ADHD/ADD is neurobiological disorder/disability caused by an imbalance or deficiency of certain chemicals in the brain that regulate its ability to regulate behavior. It is not a moral issue—in adults, this 'disregulation' causes challenges in executive function including:
The acronym stands for attention-deficit hyperactivity disorder (ADHD), also more formally referred to as attention deficit disorder (ADD). The umbrella definition was recently created by the DSM-V edition.
It is also very important to know that there is a wide spectrum of functioning associated with ADHD and it often coexists with other challenges such as anxiety, depression, substance abuse, bi-polar disorder etc. Meaning that it is important to have a proper diagnosis in order to function optimally and effectively. The worst part of ADHD is not knowing that you have it.
ADHD ISN'T JUST FOR KIDS. HOW COMMON IS IT IN ADULTS?
ADHD starts in childhood but according to the American Academy of Child and Adolescent Psychiatry, nearly half of children with ADHD continue to meet the criteria for the disorder into adulthood. In the US alone, an estimated 4-5% of the adult population is ADHD, which conservatively is probably 10-12 million and today 80% of them are undiagnosed and untreated.
WHY IS IT AN IMPORTANT SUBJECT?
ADHD potentially costs an average of $10,000/year in lost income per person – a national total of $77 billion annually according to the results of a survey released by the American Psychiatric Association.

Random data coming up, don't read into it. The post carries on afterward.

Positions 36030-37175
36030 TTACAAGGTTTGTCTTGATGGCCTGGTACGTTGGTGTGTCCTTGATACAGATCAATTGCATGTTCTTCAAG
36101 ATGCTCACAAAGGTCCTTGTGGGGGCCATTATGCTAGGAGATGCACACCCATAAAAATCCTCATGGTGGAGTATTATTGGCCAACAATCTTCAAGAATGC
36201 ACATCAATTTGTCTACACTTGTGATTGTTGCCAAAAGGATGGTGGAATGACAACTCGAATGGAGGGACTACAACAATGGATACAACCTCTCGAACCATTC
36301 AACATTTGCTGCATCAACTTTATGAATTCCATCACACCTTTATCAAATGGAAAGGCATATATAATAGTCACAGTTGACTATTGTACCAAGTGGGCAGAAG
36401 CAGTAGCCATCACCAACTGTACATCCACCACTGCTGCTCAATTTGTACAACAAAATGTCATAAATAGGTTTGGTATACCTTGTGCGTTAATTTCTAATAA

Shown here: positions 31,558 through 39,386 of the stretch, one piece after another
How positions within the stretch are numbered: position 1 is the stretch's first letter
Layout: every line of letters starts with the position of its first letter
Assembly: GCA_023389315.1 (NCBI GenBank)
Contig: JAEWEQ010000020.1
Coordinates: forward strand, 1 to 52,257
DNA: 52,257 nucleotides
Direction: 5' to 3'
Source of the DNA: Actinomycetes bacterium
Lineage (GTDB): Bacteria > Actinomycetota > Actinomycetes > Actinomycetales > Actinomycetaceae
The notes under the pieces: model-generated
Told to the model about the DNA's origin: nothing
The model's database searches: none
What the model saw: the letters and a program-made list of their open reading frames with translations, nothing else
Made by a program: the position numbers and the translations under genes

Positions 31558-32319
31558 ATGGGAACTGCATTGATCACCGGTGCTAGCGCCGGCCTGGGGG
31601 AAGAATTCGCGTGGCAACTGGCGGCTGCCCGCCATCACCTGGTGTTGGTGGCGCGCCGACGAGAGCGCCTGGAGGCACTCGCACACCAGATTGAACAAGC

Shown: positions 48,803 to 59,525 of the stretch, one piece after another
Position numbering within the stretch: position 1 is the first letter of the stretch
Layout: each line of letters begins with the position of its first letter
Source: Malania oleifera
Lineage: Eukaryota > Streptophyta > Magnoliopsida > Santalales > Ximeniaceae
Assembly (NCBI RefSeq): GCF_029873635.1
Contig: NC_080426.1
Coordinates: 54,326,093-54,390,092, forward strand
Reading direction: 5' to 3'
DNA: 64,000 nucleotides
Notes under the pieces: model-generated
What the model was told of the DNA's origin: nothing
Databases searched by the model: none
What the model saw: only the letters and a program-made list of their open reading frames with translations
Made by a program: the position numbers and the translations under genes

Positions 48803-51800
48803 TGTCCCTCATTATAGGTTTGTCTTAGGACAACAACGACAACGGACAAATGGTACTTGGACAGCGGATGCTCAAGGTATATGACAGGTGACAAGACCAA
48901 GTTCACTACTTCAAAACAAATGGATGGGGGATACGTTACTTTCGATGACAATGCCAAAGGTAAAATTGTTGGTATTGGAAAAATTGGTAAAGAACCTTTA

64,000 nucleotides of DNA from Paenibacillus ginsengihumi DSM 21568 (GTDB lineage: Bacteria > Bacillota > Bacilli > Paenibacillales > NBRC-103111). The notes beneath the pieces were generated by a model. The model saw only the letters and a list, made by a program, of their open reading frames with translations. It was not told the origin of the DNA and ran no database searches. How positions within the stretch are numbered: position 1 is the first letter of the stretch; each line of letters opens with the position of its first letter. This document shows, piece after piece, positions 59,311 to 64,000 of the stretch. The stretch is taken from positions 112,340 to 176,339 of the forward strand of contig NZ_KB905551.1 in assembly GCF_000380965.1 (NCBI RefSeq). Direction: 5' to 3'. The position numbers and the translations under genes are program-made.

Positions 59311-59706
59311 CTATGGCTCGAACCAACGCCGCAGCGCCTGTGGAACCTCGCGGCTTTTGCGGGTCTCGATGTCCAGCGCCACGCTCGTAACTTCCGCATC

WHAT ARE THE POSSIBLE CAUSES?
The exact causes are not conclusively known, yet it comes down to brain wiring and body chemistry. Scientific evidence suggests that in many cases it is hereditary and caused by an imbalance or deficiency of certain chemicals that regulate efficiency (as referenced above) with which the brain controls behavior.
AS ADULTS WHAT ARE SOME OF THE CHRONIC BEHAVIORS WE SEE?
Lack of focus and control
Issues with reliability
Challenges with time management and self-management
Difficulty planning, staying on task and following through
Procrastination and disorganization
Failure to remember appointments, return calls, etc.
Routine loss of keys, phones, papers, etc.
Anxiety, frustration and crisis of confidence
Do any of these behaviors resonate with you? If so, you are not alone and it might be worth exploring further. The good news is that there are great solutions and concrete strategies for overcoming it all if you are motivated, ready to stop struggling, get unstuck and get on track once and for all.